Read Pudd'nhead Wilson; Those Extraordinary Twins (1899) by Mark Twain Free Online
Book Title: Pudd'nhead Wilson; Those Extraordinary Twins (1899)|
Date of issue: June 1st 2008
ISBN 13: 9781436562379
The author of the book: Mark Twain
Format files: PDF
The size of the: 32.14 MB
Edition: Kessinger Publishing
Read full description of the books Pudd'nhead Wilson; Those Extraordinary Twins (1899):Widely acknowledged as the greatest of his later works, this story of switched babies & slavery is Twain's darkest vision of race in America. It began life as a slapstick comedy about Siamese twins, but as he wrote, something deepened. "The tale kept spreading along, & spreading along, & other people got to intruding themselves & taking up more & more time with their talk & their affairs. It changed from a farce to a tragedy while I was going along with it," Twain wrote in his frank afternote to the novel. In the end, the voice that comes to dominate the tale is Roxana's, a light-skinned slave who switches her infant son with her master's son to keep him from being sold down the river. Roxana, Twain's most complex & fully-realized adult female character, is a compellingly memorable tragic heroine, trapped with her son by the brutal system of slavery & by their own inescapable racial identities. At his best, Twain is the most uniquely American of writers, & it's inevitable that his best work revolves around the issues of race & of slavery embedded in the American psyche. The Tragedy of Pudd'nhead Wilson is a darkly powerful novel of race in America, written by the American master.
Read information about the authorSamuel Langhorne Clemens, better known by his pen name Mark Twain, was an American author and humorist. He is noted for his novels Adventures of Huckleberry Finn (1885), called "the Great American Novel", and The Adventures of Tom Sawyer (1876).
Twain grew up in Hannibal, Missouri, which would later provide the setting for Huckleberry Finn and Tom Sawyer. He apprenticed with a printer. He also worked as a typesetter and contributed articles to his older brother Orion's newspaper. After toiling as a printer in various cities, he became a master riverboat pilot on the Mississippi River, before heading west to join Orion. He was a failure at gold mining, so he next turned to journalism. While a reporter, he wrote a humorous story, "The Celebrated Jumping Frog of Calaveras County," which proved to be very popular and brought him nationwide attention. His travelogues were also well-received. Twain had found his calling.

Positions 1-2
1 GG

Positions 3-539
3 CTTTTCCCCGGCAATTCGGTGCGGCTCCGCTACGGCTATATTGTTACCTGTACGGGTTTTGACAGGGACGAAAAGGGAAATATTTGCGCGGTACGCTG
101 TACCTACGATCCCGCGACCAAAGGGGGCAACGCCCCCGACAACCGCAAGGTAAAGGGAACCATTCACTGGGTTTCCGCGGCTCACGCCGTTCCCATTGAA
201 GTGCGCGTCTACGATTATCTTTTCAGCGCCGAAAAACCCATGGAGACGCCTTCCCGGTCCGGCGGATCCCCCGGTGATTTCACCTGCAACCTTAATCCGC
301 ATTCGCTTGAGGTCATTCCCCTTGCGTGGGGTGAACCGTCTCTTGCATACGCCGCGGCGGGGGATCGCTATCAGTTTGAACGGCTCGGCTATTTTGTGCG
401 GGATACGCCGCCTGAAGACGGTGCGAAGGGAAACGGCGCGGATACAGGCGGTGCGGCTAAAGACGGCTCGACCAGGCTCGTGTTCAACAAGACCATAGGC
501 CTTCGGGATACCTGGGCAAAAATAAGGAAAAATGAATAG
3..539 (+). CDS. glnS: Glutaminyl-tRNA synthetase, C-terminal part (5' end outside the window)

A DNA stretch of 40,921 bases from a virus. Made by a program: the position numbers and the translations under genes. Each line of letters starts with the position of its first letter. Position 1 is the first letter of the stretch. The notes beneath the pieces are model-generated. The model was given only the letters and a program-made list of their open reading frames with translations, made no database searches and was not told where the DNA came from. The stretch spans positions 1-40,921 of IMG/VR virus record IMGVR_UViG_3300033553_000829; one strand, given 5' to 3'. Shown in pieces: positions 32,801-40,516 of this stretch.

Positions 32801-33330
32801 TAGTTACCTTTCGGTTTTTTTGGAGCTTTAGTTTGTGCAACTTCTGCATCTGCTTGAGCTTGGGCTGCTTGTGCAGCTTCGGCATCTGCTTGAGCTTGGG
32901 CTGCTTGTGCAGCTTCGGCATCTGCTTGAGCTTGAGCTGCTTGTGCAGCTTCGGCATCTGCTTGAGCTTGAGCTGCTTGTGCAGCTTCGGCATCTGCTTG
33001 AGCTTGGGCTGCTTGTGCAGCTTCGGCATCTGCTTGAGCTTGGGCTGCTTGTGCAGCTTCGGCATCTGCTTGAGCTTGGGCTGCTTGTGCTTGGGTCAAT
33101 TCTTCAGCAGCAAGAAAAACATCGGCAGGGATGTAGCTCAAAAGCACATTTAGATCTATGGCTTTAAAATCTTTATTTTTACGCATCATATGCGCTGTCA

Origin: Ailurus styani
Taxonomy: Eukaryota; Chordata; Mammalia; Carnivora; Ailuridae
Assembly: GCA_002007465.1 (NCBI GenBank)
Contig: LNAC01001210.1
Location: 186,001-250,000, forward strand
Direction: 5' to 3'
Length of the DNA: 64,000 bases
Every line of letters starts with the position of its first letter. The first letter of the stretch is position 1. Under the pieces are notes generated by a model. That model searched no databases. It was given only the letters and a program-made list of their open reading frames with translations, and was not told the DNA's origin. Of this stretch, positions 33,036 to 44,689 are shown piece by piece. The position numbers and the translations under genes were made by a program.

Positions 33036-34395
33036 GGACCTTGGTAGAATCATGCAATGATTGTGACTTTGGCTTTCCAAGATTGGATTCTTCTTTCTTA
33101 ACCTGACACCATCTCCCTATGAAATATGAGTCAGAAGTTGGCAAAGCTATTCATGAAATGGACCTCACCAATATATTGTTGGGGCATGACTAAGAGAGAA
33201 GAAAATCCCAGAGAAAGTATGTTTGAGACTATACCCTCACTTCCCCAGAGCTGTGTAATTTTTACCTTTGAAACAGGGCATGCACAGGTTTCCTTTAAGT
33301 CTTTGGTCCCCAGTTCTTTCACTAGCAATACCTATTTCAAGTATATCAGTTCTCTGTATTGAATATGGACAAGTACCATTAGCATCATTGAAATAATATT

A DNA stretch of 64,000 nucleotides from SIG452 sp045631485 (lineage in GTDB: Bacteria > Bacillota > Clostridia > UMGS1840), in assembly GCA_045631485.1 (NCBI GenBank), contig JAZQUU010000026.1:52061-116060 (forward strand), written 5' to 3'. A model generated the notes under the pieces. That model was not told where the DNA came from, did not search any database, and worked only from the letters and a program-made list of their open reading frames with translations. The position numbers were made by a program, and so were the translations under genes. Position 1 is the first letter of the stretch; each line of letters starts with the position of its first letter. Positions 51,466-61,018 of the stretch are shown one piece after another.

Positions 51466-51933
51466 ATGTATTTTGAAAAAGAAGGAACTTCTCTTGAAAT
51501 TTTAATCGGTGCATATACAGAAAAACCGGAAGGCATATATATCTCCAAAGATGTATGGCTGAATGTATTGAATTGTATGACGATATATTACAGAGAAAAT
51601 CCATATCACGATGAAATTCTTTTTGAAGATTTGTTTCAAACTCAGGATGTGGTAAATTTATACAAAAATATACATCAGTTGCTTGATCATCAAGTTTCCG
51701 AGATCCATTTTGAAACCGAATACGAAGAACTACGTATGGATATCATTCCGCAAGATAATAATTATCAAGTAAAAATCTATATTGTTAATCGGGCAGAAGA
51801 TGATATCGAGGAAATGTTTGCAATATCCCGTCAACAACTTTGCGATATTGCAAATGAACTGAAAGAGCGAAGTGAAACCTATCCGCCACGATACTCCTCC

He achieved great success as a writer and public speaker. His wit and satire earned praise from critics and peers, and he was a friend to presidents, artists, industrialists, and European royalty.
However, he lacked financial acumen. Though he made a great deal of money from his writings and lectures, he squandered it on various ventures, in particular the Paige Compositor, and was forced to declare bankruptcy. With the help of Henry Huttleston Rogers, however, he eventually overcame his financial troubles. Twain worked hard to ensure that all of his creditors were paid in full, even though his bankruptcy had relieved him of the legal responsibility.
Born during a visit by Halley's Comet, he died on its return. He was lauded as the "greatest American humorist of his age", and William Faulkner called Twain "the father of American literature".
Excerpted from Wikipedia.
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